House & Home

How to Find – and Use – Hidden Storage Space

Posted August 23, 2014 10:35 a.m. EDT

In desperate need of more room to stash your stuff? You're not alone. Approximately half of home improvement projects in the US focus on increasing available storage. Here's the good news: Often you'll have no need for a major remodel, like adding a shed or spare room, to organize your extra possessions. Examine your home from every angle -- under, over, up, behind, and in -- and you are likely to find snippets of unused space, just there for the taking. All you need to do is make the most of their potential.


Bed. Typically there's about a 7 inch gap between the bottom of your box spring and the floor. Although many folks use this area for cultivating dust bunnies, it is actually an ideal spot for storage. There are a wide range of containers purpose-built for under-bed stowage. Look for a type that is mounted on wheels for easy access – or construct your own sturdy pull-out drawer to the exact dimensions you desire.

Banquette/window seat. If you're already planning to install a banquette or window seat in your dinette or living room, consider including a storage niche, accessed via a pull-out front or pull-up top.

Cabinets. Shallow drawers, just a few inches high, can maximize the dead space under your kitchen cabinets which is usually fronted by "toe kicks."


Cabinets. Speaking of kitchen cabinets, if yours are not built all the way up to the ceiling, you've got yourself another treasure trove of usable room. Buy or make a set of storage containers to fit on top. Be sure they are easy to clean, particularly if they'll be close to your stove.

Head. Overhead shelves, above all atop a door, are a handy, out-of-the-way option for stacking up Minnesota winter clothing or other seasonal stuff. This type of shelving is a simple project that even beginning Minneapolis carpenters can hone their skills on.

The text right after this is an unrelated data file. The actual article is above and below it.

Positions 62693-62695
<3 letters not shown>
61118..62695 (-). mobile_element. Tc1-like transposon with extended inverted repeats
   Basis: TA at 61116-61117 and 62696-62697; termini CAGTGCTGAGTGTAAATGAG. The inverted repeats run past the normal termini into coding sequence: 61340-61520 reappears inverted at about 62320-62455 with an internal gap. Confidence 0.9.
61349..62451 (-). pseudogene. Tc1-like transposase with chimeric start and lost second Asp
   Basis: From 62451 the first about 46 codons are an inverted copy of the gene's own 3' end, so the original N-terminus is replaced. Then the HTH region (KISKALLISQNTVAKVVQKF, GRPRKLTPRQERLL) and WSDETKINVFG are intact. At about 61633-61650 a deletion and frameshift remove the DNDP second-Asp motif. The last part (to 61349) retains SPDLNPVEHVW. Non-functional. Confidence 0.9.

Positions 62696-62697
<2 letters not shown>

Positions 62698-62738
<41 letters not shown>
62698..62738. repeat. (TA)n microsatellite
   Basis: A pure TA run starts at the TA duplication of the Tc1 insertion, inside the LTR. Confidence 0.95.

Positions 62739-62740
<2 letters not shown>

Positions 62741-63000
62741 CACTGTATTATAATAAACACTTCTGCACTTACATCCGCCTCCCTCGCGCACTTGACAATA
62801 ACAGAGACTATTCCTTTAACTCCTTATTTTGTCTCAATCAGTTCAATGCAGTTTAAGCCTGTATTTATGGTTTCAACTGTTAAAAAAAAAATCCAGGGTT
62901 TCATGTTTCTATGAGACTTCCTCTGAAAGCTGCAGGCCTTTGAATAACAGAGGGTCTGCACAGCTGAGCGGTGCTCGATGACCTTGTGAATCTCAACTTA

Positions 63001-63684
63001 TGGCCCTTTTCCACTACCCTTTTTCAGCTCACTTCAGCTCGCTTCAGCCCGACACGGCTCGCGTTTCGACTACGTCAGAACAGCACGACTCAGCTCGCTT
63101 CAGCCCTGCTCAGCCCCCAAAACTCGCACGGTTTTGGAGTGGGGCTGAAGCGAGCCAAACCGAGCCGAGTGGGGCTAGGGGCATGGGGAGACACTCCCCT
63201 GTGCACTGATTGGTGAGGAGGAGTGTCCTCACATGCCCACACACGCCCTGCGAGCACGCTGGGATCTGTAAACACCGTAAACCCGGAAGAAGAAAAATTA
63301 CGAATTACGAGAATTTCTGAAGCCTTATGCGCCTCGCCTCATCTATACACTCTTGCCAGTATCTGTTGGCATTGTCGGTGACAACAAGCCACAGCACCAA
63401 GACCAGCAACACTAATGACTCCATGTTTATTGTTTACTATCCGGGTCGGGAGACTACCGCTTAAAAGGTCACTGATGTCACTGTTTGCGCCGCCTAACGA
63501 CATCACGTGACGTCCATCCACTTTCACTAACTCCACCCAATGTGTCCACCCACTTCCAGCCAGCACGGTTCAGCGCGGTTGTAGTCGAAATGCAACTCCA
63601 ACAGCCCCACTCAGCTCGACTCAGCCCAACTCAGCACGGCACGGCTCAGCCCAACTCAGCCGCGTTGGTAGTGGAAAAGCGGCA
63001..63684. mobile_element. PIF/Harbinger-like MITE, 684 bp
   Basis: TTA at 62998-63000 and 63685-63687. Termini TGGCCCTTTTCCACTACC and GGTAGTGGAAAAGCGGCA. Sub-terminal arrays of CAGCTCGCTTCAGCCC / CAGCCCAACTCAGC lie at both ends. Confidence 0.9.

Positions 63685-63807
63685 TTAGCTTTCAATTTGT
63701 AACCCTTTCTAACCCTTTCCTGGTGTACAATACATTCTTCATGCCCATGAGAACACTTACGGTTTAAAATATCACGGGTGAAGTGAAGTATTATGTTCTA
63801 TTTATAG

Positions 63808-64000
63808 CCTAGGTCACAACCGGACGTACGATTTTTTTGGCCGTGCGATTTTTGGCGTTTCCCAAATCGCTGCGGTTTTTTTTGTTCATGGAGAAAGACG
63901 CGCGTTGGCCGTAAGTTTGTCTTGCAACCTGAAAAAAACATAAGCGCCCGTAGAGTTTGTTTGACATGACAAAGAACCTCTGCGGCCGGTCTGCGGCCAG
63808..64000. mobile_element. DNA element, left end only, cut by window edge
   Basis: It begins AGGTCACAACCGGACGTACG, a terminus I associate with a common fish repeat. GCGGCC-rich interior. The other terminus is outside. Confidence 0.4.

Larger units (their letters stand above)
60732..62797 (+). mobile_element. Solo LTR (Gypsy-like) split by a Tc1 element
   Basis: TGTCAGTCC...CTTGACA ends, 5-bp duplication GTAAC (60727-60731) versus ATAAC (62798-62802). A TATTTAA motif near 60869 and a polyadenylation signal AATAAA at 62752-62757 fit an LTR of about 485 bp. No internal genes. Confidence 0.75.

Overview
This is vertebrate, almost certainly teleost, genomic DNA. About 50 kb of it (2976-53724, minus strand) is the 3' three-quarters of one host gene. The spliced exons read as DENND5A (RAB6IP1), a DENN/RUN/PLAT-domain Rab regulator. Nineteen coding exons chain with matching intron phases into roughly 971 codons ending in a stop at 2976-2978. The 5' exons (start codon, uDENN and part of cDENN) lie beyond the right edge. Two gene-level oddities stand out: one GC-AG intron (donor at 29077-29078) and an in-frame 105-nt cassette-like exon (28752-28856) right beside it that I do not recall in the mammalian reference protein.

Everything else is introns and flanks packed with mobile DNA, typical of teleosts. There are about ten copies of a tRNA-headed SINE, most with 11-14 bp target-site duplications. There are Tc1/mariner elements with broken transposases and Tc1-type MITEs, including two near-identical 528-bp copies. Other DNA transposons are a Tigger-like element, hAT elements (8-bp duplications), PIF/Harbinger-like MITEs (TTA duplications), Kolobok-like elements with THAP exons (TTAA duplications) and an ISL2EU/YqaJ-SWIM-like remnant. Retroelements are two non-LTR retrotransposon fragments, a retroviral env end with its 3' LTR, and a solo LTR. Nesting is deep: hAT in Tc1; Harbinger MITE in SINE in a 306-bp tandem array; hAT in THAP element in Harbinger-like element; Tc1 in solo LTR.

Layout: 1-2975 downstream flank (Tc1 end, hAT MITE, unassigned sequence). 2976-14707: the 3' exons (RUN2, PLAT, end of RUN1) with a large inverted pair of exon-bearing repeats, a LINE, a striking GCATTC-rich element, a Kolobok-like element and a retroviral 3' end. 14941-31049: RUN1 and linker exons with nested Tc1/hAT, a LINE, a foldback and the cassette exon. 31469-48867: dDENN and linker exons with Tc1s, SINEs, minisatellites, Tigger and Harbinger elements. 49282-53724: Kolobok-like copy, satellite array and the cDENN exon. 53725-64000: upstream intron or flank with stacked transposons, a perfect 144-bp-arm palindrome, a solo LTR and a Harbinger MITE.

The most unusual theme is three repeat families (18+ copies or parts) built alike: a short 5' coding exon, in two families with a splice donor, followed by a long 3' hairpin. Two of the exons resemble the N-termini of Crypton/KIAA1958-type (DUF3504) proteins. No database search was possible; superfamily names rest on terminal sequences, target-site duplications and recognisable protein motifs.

Wall. When you run out of room on your floor, make use of the walls. Add shelves (consider placing them at an angle to keep fragile dishes or bric-a-brac safe) or, even simpler, hooks. Don't forget the expanse of wall adjacent to your staircase.

Ladder. Upcycled vintage ladders are in very much in vogue right now and will work as cool towel holders, shoe racks, or planter caddies.


Door. The back of a door (whether to a room or a cabinet) is just right for hanging up a whole variety of practical containers – a shoe organizer or a spice rack, to name just two.

Couch. Particularly suitable for families with toddlers, a behind-the-couch storage console will keep essentials like the TV remote conveniently close, yet out of reach of tiny hands.


Kitchen island. A kitchen island provides a handy surface for food prep and meal service. Increase its usefulness still more by planning for storage shelving and drawers on the inside. Mini wine bar, anyone?

Coffee table or ottoman. Why not let your living room furniture do double duty? A coffee table or ottoman that opens up for storage can be used to hold little luxuries like an afghan or a stack of glossy magazines. A fashionably repurposed old trunk or suitcase is excellent for this.

Pantry or closet. An existing storage area can be made even more functional when you customize it with shelves that suit both your space and the stuff you'd like to store. In the master bedroom closet, separating his ‘n' hers sections can streamline your morning routine.


Fridge and wall. Perhaps most ingenious of all, a slide-out pantry is an outstanding kitchen organizing solution that utilizes the narrow gap between your refrigerator and the kitchen wall with efficiency and flair. It's just the right size for neatly arranging non-perishables and cans or jars of food, plus it offers a clear view of your stockpile.

Laura Firszt writes for

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